Long ago, when most people still believed that sun orbited the earth (considered the centre of the universe), some bright spark noticed that if you put a stick in the ground it cast long shadows at dawn and dusk and that the shadow was shortest at the middle of the day; known hence forth as “midday”. It was the Ancient Egyptians who decided that the period between successive middays should be divided into 24 hours (named after the god Horus). Interestingly, Luxor – the ancient city of Thebes, the great capital of Egypt during the New Kingdom – is almost on the Tropic of Cancer so that the shadow would have just about disappeared at midday on the summer solstice when the sun is almost directly overhead.
Until well into the Middle Ages, and even later in Japan, it was accepted that the length of the 12 daylight and 12 nighttime hours would differ with the season. Indeed Japanese clocks were made to accommodate this. The more scientific Ancient Greeks detected the equinox, the dates in spring and autumn when day and night have equal length, and by the second century BC had decided that there should be 24 equal (equinoctial) hours in a day.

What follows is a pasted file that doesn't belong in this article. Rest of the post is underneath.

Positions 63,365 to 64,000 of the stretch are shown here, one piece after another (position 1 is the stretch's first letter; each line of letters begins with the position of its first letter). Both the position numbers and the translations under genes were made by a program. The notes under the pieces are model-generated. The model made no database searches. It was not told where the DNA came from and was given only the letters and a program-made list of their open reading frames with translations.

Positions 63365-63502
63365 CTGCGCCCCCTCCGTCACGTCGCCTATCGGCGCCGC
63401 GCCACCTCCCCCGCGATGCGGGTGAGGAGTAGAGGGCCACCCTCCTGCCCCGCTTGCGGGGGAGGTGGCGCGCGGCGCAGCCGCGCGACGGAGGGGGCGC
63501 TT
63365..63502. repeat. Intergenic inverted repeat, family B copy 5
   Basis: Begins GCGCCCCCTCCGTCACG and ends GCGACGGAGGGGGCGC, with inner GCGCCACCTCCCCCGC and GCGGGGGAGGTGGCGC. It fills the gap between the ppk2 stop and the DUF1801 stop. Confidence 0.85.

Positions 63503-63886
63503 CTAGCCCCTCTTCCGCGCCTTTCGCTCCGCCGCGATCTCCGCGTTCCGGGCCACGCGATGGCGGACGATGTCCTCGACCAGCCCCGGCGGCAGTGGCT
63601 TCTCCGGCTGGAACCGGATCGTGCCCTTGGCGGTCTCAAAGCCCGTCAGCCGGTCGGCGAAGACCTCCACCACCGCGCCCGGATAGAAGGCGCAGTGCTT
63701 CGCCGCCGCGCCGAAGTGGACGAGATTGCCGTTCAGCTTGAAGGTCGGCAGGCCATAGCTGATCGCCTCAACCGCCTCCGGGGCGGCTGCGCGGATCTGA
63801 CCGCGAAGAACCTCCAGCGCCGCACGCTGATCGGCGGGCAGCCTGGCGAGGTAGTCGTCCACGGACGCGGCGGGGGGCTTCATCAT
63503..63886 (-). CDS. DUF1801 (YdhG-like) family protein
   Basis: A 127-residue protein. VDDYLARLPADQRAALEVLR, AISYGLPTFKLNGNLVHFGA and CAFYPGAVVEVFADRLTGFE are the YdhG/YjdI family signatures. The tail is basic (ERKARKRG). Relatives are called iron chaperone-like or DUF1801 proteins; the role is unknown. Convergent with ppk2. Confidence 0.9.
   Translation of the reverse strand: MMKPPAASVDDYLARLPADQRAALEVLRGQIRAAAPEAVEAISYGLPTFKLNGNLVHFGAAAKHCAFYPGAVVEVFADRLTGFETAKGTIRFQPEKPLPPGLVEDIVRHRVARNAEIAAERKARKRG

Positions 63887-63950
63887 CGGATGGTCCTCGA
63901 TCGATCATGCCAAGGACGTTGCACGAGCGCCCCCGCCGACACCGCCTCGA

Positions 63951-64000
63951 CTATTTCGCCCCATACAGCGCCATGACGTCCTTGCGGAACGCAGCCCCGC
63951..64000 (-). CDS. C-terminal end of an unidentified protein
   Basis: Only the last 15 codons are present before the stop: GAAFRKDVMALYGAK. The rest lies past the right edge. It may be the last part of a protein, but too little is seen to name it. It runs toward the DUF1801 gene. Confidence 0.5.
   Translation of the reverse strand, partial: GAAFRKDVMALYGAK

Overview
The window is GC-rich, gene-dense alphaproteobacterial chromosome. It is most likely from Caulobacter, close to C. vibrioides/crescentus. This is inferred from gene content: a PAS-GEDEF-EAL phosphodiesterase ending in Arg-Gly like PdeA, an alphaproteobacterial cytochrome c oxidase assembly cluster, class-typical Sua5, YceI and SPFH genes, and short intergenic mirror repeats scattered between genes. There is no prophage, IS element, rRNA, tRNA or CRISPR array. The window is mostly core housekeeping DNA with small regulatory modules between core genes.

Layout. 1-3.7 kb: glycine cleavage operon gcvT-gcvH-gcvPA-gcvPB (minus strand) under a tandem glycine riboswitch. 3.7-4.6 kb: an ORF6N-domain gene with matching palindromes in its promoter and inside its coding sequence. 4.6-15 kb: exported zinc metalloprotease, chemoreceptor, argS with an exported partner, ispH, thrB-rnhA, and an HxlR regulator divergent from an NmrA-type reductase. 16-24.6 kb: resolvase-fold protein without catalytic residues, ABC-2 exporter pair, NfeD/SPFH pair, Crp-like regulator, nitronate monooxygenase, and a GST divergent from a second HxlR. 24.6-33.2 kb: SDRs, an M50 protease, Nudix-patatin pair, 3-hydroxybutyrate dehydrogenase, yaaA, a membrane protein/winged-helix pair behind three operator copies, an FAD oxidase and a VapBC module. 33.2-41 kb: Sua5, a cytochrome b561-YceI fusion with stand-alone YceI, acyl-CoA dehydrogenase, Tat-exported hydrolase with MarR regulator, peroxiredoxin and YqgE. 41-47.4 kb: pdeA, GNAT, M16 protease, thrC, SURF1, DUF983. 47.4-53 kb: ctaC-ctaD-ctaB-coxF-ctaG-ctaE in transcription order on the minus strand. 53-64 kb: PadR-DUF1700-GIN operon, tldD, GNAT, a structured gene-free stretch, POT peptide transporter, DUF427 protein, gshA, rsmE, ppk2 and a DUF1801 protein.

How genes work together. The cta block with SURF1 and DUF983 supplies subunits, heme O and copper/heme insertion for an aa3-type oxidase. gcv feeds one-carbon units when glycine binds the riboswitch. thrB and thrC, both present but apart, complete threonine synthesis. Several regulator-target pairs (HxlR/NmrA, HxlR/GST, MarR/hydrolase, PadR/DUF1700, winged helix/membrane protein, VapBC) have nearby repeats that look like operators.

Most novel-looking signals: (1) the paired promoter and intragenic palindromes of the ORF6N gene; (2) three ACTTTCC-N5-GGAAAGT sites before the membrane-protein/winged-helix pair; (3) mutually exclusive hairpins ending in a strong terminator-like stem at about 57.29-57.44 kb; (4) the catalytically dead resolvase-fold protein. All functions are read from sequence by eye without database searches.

We don’t know who first divided the hour into 60 minutes but 60 has been a popular number since the time of the Sumerians – an early Bronze Age civilisation of southern Mesopotamia (modern-day southern Iraq). Like the Greeks, they were keen on geometry. A 60° angle can be created with a compass in two steps. Six of those 60° angles make a circle and one and a half make a very useful 90°. Moreover 60 can be divided easily and accurately by all the numbers one to six, plus 10, 12, 15, 20 and 30; the ancients could have lots of fun scribing lines with a pair of dividers. For simple mathematics the sexagesimal system has a lot more to offer than the decimal.